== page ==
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Section 4.5 of the Graft paper describes an artifactual violation due to post-selection (data discarding). All the theory we need is embodied in the data analysis, specifically here, Graft's new method to analyze a clocked EPRB experiment. When all the data is included, no violation is obtained, decisively confirming local realism, restoring a consistent axiom set for physics, and agreeing with our intuitions. There is extensive discussion on the paper's thread. Did I perhaps misunderstand what you asked for?

Peer 3:

( January 14th, 2015 9:34pm UTC )

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Richard Gill: "Discarding "events" within a time-slot and choosing just to pair the first event in each, which might not belong to the same emission, might (if QM is true) bias the observed correlation *downwards*. If local realism is true, it might conceivably bias the correlation in either direction, but it *cannot* bias it *upwards* any further than the local realist limit of 2."

Donald Graft's analysis shows the opposite. Discarding events biases the correlation upward to violate the inequality. Not discarding any events reduces the correlation downward to no violation. Besides, in every case, discarding results always enables the inequalities to be violated not the reverse you are suggesting. I think you are mistaken here. What is raised by discarding events, is the "genuine" local realistic bound so that even though a violation is observed for the base inequality, a violation of the "genuine" inequality is not possible.

Donald Graft's analysis shows the opposite. Discarding events biases the correlation upward to violate the inequality. Not discarding any events reduces the correlation downward to no violation. Besides, in every case, discarding results always enables the inequalities to be violated not the reverse you are suggesting. I think you are mistaken here. What is raised by discarding events, is the "genuine" local realistic bound so that even though a violation is observed for the base inequality, a violation of the "genuine" inequality is not possible.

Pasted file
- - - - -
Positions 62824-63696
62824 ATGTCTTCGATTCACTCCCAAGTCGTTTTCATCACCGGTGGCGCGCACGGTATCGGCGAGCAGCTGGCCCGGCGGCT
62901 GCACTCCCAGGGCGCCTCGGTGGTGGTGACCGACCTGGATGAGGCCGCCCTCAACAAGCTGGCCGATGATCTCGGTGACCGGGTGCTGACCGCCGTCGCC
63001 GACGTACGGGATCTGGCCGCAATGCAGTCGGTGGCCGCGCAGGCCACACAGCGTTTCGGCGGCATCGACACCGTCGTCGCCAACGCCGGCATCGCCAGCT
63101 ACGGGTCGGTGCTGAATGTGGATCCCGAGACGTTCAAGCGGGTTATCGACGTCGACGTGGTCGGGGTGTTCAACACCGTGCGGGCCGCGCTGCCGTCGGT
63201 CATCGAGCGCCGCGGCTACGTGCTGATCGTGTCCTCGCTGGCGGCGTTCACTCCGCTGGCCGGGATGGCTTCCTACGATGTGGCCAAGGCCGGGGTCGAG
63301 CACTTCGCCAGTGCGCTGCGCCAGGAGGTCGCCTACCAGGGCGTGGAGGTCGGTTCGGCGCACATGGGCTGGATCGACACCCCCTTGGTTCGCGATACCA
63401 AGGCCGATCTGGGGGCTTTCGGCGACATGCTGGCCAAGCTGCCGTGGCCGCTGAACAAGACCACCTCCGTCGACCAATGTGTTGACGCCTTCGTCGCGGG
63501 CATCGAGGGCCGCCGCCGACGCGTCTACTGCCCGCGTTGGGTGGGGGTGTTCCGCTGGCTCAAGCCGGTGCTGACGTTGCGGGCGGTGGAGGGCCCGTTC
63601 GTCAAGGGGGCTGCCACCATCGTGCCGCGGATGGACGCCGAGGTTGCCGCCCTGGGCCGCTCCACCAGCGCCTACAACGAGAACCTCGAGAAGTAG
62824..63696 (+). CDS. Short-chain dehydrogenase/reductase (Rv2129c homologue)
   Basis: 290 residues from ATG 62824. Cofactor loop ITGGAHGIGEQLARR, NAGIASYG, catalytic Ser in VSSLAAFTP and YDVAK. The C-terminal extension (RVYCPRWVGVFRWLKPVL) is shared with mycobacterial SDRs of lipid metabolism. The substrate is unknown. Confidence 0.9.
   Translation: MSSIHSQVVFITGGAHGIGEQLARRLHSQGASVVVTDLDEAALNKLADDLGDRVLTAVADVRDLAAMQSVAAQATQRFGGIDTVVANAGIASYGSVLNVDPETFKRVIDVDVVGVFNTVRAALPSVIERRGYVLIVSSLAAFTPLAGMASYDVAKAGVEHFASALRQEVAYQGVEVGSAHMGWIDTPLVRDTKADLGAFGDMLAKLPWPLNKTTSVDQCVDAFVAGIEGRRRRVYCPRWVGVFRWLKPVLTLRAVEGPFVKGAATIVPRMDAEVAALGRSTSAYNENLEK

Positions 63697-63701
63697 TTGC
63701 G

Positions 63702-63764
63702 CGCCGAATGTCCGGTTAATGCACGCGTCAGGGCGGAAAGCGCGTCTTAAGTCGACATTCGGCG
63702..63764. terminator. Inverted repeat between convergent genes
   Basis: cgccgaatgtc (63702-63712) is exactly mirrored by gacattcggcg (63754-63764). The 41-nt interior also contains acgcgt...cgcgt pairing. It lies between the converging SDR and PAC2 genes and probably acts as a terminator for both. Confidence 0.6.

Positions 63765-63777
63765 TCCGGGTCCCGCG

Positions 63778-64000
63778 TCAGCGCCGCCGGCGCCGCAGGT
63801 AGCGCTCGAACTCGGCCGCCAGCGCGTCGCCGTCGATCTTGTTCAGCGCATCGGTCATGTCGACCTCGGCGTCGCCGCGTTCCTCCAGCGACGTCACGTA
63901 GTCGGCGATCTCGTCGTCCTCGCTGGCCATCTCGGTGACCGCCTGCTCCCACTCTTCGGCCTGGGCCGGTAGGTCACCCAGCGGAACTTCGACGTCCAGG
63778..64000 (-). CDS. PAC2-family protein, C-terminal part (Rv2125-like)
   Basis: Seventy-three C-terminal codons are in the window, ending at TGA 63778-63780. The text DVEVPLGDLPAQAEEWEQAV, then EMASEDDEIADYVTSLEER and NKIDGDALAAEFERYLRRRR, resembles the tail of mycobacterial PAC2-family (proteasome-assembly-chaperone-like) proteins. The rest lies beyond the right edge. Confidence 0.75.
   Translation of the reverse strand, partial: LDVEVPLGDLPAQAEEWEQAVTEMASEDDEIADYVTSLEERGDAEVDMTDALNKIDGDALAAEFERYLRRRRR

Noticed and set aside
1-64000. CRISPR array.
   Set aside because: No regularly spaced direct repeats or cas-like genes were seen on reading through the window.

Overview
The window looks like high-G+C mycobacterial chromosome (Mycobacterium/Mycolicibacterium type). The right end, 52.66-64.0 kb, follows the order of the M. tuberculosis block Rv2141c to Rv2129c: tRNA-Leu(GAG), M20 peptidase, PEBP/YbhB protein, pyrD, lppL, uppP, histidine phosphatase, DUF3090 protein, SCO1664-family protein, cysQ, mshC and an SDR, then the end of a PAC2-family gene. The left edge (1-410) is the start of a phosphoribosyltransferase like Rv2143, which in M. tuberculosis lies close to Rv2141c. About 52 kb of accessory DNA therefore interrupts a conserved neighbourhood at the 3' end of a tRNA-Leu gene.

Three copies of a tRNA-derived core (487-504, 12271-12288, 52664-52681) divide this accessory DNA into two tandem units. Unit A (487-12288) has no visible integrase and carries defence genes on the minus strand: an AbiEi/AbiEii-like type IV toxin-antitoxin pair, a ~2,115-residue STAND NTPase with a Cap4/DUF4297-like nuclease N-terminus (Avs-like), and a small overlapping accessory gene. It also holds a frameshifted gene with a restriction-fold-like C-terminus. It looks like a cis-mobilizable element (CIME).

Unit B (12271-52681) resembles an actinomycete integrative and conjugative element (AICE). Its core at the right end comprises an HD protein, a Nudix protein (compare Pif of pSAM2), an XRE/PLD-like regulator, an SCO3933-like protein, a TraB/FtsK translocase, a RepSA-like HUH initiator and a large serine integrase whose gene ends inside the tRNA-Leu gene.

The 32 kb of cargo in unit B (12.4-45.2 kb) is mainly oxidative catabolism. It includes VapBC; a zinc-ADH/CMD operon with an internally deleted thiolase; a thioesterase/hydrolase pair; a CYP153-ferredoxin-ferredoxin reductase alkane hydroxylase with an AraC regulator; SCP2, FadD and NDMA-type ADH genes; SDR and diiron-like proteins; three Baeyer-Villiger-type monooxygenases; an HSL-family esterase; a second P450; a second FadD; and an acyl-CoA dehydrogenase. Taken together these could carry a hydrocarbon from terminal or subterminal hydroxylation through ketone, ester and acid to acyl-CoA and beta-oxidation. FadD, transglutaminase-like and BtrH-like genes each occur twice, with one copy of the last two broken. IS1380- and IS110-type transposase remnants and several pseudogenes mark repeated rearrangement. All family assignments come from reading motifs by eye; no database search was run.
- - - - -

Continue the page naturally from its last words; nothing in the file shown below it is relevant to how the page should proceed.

Donald A. Graft:

( January 14th, 2015 9:37pm UTC )

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"Not discarding any events reduces the correlation downward to no violation."

Including all the data on an equal basis does not reduce or bias the correlation; it just gives you the correct result, the one we would expect from marginal sampling of a correlated joint distribution. I know what you are trying to say, and appreciate it, but if we are not precise, it can be misrepresented. Only the data discarding leads to bias.

The mysterians are back to the "formal proof" but haven't demonstrated it or offered any alternative explanation for the effect in the actual experiment discovered by Graft.

Including all the data on an equal basis does not reduce or bias the correlation; it just gives you the correct result, the one we would expect from marginal sampling of a correlated joint distribution. I know what you are trying to say, and appreciate it, but if we are not precise, it can be misrepresented. Only the data discarding leads to bias.

The mysterians are back to the "formal proof" but haven't demonstrated it or offered any alternative explanation for the effect in the actual experiment discovered by Graft.

Unregistered Submission:

( January 16th, 2015 12:14pm UTC )

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"Including all the data on an equal basis does not reduce or bias the correlation"